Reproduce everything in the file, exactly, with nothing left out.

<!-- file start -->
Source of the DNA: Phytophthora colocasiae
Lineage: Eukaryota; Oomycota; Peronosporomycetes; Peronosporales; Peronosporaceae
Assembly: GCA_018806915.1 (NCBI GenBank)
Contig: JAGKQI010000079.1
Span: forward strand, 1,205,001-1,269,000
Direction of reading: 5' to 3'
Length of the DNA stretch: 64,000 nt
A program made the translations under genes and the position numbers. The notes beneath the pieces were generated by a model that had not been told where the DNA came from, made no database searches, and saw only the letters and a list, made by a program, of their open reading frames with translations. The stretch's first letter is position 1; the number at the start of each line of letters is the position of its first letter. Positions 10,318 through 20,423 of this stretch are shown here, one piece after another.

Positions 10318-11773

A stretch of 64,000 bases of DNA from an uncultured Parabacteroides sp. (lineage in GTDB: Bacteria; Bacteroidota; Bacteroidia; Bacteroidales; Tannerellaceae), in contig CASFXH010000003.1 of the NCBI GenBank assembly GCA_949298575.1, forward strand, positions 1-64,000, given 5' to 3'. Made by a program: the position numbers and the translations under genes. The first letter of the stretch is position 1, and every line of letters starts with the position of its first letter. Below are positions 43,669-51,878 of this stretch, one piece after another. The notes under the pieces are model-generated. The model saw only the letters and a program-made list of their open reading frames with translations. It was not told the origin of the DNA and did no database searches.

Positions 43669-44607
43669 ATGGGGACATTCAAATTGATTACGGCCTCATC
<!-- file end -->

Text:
Source of the DNA: Phytophthora colocasiae
Lineage: Eukaryota; Oomycota; Peronosporomycetes; Peronosporales; Peronosporaceae
Assembly: GCA_018806915.1 (NCBI GenBank)
Contig: JAGKQI010000079.1
Span: forward strand, 1,205,001-1,269,000
Direction of reading: 5' to 3'
Length of the DNA stretch: 64,000 nt
A program made the translations under genes and the position numbers. The notes beneath the pieces were generated by a model that had not been told where the DNA came from, made no database searches, and saw only the letters and a list, made by a program, of their open reading frames with translations. The stretch's first letter is position 1; the number at the start of each line of letters is the position of its first letter. Positions 10,318 through 20,423 of this stretch are shown here, one piece after another.

Positions 10318-11773

A stretch of 64,000 bases of DNA from an uncultured Parabacteroides sp. (lineage in GTDB: Bacteria; Bacteroidota; Bacteroidia; Bacteroidales; Tannerellaceae), in contig CASFXH010000003.1 of the NCBI GenBank assembly GCA_949298575.1, forward strand, positions 1-64,000, given 5' to 3'. Made by a program: the position numbers and the translations under genes. The first letter of the stretch is position 1, and every line of letters starts with the position of its first letter. Below are positions 43,669-51,878 of this stretch, one piece after another. The notes under the pieces are model-generated. The model saw only the letters and a program-made list of their open reading frames with translations. It was not told the origin of the DNA and did no database searches.

Positions 43669-44607
43669 ATGGGGACATTCAAATTGATTACGGCCTCATC